Monday, February 04, 2013

A between-place

Ragle Gumm is at the centre of his universe. Everything revolves around him.

Time out of Joint, by Philip K. Dick, was published in 1959. It's set primarily in small-town America, the 50s. There's a sense that life is good, anything is possible. This is the world through which Ragle Gumm moves. Every day he plays the puzzle contest in the newspaper, "Where will the little green man be next?" And every day he wins.

But Ragle is not entirely at ease with this world. It's a little too good to be true. At first it seemed, to this reader, that there's a little Cold War paranoia seeping in. But no, maybe it's just regular paranoia, a bit conspiracy-minded, like everybody but you is in on something. Also, Marilyn Monroe is conspicuously absent.

And then Ragle's world starts to fall apart, in more ways than one.

Maybe I'm not moving. Caught in a between-place. Wheels of the pick-up truck spinning in gravel . . . spinning uselessly, forever. The illusion of motion. Motor noise, wheel noise, headlights on pavement. But immobility.

It becomes clear that Ragle's got some sanity issues going on.

And it turns out that there's another world outside of Ragle's. It's the world of 1996, and there's a war going on with the lunar colonies.

Reality according to Philip K. Dick is never what it seems to be, and it can be constructed in various ways, requiring the collusion of multiple government bodies, or sometimes just the active cooperation of your own mind.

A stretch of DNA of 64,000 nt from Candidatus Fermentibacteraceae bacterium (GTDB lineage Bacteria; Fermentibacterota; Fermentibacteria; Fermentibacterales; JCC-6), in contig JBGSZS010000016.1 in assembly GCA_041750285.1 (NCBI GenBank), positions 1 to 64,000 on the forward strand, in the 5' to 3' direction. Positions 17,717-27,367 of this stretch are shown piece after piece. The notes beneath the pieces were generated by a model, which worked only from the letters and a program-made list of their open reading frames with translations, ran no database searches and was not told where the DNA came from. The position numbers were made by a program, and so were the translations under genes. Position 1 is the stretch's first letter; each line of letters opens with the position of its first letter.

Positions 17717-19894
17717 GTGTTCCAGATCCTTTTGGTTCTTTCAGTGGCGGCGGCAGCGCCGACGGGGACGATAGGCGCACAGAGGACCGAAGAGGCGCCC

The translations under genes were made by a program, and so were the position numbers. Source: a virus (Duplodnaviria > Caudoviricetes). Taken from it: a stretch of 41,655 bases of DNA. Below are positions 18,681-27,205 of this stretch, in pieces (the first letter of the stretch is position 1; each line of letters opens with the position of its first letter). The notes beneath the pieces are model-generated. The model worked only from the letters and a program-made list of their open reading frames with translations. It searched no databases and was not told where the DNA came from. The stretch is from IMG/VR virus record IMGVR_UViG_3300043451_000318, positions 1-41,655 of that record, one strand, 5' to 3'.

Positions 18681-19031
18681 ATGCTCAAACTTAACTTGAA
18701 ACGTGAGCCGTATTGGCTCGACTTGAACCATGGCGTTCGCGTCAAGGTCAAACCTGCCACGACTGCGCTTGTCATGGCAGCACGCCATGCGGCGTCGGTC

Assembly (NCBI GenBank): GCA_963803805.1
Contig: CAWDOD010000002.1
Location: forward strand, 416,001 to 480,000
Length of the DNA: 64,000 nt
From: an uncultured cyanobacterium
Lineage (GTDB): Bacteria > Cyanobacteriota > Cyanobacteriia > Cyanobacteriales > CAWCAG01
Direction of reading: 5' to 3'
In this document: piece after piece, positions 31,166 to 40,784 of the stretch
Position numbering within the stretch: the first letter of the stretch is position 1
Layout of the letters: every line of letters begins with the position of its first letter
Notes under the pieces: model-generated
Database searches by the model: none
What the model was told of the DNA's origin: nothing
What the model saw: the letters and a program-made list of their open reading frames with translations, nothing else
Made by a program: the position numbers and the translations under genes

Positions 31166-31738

The ending was a bit of a disappointment to me, not in how the story was resolved, but in its execution. The last 30 or so pages feel like a different book altogether — it becomes expository and futuristic.

The magic of this book lies in its nostalgia for the 50s. There are weird details about the Book-of-the-Month club and its selections, fashion trends, and a fad for all things Italian. Dick writes about a future in which his present is a rose-coloured past. His 50s are rich with the things we would indeed grow sentimental over forty and fifty years later.

Time out of Joint is a weird little story. But it has great insight into how our minds go about creating our individual realities, how we choose details to form our memories, and how some memory gets physically lodged in our bodies. Hopefully we are none of us as deluded as Ragle Gumm, but we are each in our way the centre of our own universe.
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